This wooden cross was made from a 2,000-year-old California Redwood tree. The tree was found in the state of Oregon and the timber from the tree arrived in Roscomon, Michigan in 1953. The cross weighs 14 tons and is 55 feet in height (77 feet above the mound) with the crossbeam 22 feet. The cross was erected August 5, 1954 and the dedication took place August 22 of that year.
Declared a national shrine by the United States Conference of Catholic Bishops on September 15, 2006, between 275,000 and 325,000 people visit the shrine each year. There are outdoor and indoor churches and smaller shrines throughout the location.
A few years after the dedication of the cross, the body of Christ was added. The corpus weights 7 tons. It is 28 feet from head to toe and the arm spread is 23 feet. The body of Christ was attached to the cross on August 9, 1959, and dedicated on August 16 of that year.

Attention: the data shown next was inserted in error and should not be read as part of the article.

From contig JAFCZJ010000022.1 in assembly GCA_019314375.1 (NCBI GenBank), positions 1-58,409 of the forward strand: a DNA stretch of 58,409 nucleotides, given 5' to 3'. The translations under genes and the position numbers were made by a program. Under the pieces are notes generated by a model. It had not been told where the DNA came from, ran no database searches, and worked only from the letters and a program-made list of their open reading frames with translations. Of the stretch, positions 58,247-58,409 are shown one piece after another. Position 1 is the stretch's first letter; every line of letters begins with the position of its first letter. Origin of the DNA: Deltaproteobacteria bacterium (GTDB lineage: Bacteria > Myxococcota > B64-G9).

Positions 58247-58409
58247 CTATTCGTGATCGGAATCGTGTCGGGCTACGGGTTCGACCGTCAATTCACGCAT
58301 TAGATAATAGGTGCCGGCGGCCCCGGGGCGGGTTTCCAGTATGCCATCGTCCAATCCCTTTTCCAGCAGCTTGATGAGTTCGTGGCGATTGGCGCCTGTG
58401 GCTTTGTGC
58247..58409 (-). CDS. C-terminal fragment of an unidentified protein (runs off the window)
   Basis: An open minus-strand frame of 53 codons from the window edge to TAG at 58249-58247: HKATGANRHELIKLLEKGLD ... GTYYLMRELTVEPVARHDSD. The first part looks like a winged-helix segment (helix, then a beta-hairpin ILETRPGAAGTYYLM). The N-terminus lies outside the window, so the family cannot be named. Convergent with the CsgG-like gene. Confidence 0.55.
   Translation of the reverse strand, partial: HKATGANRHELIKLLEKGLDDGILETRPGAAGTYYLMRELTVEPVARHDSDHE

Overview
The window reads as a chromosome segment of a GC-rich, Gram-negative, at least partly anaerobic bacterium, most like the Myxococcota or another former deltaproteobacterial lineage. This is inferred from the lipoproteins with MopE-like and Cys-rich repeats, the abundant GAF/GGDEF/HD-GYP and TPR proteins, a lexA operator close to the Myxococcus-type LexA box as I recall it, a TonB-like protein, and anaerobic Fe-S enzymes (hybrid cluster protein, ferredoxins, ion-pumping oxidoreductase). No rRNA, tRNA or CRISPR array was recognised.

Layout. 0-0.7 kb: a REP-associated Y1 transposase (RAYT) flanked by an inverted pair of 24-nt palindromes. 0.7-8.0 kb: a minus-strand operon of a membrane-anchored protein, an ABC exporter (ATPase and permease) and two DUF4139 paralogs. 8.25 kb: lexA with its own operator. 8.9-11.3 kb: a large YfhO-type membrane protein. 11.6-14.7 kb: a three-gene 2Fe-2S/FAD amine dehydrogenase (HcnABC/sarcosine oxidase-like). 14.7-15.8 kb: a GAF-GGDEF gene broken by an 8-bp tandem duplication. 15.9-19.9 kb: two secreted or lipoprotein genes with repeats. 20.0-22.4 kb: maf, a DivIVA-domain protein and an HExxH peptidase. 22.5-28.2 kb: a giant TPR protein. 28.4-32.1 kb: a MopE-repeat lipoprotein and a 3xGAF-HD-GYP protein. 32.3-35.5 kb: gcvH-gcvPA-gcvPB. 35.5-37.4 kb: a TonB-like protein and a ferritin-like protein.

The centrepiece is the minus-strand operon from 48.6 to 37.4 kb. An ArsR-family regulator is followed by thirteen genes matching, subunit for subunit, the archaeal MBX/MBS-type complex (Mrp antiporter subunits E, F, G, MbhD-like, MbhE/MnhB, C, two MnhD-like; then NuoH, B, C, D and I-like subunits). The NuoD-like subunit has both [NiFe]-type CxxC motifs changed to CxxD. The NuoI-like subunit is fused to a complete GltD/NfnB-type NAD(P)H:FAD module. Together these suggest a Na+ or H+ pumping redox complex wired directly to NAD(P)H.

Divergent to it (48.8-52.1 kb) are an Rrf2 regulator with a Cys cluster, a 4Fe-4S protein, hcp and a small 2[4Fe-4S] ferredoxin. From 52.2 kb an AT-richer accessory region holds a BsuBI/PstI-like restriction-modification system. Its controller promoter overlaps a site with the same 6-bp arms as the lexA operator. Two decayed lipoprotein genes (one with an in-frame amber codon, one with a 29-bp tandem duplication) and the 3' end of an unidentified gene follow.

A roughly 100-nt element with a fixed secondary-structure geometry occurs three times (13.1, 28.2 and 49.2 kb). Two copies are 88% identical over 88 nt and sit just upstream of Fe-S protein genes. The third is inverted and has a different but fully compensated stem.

There is a large church where masses are held everyday year round. The windows inside are large giving the congregation an excellent view of the cross. There is also outside seating where masses are held outdoors just below the cross.
I found it interesting to learn that the man who designed the Corpus, Marshall M Fredericks resided in Michigan (where I now live) but he was born in Rock Island, Illinois (the area where I used to live). There is a Marshall M. Fredericks Sculptor Museum in Saginaw, Michigan featuring his works as well as other sculptors.
Fredericks said he wanted to “give the face an expression of great peace and strength and offer encouragement to everyone who viewed the Cross”. He imagined his sculptor as portraying Christ at the moment when he says, “Father into your hands I commend my spirit.” The Vatican gave him special permission to omit the crown of thorns and the wound on the side of Jesus.